Disparities Exist In Use Of Breast Reconstruction After Mastectomy
Study finds socioeconomic status affects odds patients requiring a mastectomy for breast cancer treatment will learn about breast reconstruction.
In a new study examining disparities in postmastectomy breast reconstruction, researchers at Brigham and Women's Hospital (BWH) and Dana-Farber Cancer Institute (DFCI) concluded that lack of patient-provider discussion may contribute to socioeconomic, age and race-related inconsistencies in the use of breast reconstruction after mastectomy. However, the study also found that reconstruction was more likely to occur after the surgeon discussed options with the patient, suggesting that efforts are required to increase and improve these conversations. The full study appears in the April issue of the Journal of the American College of Surgeons.
Breast reconstructive surgery is an expensive elective procedure, but for many women it is a vital component of surgical care for breast cancer. The choice to have breast reconstruction is a complex decision that is influenced by access to care, patient preference and the provider's interaction with the patient.
"Patient preferences should be respected, but an informative discussion of reconstruction is required to help patients understand and weigh the risks and benefits of this procedure," said Caprice C. Greenberg, MD, instructor of Surgery in the Center for Surgery and Public Health at BWH and the Center for Outcomes and Policy Research at DFCI. "We learned that physicians need to improve communications with patients and whenever possible, universally address the issue of reconstruction with all women undergoing a mastectomy, regardless of age, race or socioeconomic status."
Using the National Initiative on Cancer Care Quality database, researchers evaluated 626 patients who underwent mastectomy for breast cancer. The data had been collected in a study commissioned by the American Society of Clinical Oncology (ASCO) and undertaken by researchers at the Rand Corporation and the Harvard School of Public Health. Researchers reviewed data collected via survey and chart review approximately four years after diagnosis of breast cancer. Of these patients, 253 (40.4 percent) received breast reconstruction, and 249 (39.8 percent) had medical records documenting the occurrence of a discussion about this option.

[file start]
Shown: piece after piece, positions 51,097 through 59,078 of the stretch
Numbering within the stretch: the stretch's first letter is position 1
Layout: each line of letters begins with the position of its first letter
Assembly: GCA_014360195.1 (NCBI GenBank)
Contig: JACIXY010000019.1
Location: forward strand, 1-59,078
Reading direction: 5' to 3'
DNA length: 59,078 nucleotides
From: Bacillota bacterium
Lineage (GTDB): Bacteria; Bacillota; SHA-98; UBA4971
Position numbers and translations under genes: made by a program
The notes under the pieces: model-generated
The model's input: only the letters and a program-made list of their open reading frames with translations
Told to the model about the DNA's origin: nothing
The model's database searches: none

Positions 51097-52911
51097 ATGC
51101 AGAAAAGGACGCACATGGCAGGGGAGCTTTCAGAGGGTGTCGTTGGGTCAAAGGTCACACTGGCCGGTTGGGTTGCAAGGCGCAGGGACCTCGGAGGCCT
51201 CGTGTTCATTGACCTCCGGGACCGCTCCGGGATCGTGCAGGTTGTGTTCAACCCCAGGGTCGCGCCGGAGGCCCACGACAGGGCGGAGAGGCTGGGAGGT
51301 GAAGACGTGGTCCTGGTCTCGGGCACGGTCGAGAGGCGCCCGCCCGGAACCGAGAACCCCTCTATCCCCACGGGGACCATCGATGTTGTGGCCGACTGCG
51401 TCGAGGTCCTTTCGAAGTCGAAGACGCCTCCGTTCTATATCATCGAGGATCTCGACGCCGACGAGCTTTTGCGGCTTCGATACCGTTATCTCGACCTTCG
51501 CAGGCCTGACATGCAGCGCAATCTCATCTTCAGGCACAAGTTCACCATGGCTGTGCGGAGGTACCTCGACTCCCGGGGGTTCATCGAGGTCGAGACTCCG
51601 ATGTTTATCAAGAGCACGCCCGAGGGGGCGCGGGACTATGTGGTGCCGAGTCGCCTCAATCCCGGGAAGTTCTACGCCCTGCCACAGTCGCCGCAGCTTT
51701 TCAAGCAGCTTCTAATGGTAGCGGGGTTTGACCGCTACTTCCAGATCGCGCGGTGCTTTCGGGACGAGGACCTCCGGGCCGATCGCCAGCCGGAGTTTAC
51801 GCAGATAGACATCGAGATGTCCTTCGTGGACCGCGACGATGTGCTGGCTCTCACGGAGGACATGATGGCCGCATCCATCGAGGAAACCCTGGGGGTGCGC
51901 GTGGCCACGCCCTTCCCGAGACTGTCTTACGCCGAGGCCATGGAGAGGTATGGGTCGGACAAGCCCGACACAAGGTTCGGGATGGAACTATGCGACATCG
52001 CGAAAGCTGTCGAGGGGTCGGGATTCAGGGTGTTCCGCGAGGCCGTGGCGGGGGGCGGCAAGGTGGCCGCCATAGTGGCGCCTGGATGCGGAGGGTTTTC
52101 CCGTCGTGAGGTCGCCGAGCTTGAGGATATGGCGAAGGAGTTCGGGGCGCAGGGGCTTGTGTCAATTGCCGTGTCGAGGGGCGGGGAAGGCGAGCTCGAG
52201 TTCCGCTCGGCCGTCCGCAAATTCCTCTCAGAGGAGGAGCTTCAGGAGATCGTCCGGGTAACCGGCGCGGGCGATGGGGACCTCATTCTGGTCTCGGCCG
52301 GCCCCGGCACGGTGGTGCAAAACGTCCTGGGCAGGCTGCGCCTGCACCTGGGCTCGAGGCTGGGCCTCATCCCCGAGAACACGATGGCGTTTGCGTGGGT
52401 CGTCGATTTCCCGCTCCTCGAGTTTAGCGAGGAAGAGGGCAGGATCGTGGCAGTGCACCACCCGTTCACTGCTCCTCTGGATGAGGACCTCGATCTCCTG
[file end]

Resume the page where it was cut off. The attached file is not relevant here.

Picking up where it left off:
"The data from the NICCQ study are continuing to reveal important opportunities to improve cancer care," said ASCO President Nancy Davidson, MD, professor of oncology and breast cancer research chair at the Sidney Kimmel Cancer Center at Johns Hopkins University in Baltimore. "As oncologists, we need to be sure that we are thoroughly communicating with patients about all of their options for care."
Approximately 70 percent of patients who had a documented discussion about breast reconstruction with their provider underwent the procedure. However, researchers found that increasing age and lower levels of education were associated with lower rates of a documented discussion. Hispanic patients, patients born outside the United States and those whose primary language was not English were less likely to actually receive reconstruction once the procedure was discussed
Based on these results, the study authors suggest that physicians should systematically address the issue of reconstruction with all patients undergoing mastectomy, including why she is or is not a candidate. They also recommend optimizing physician-patient discussions by using interpreters and appropriate educational materials to ensure an informative conversation regardless of primary language, ethnicity, or education level.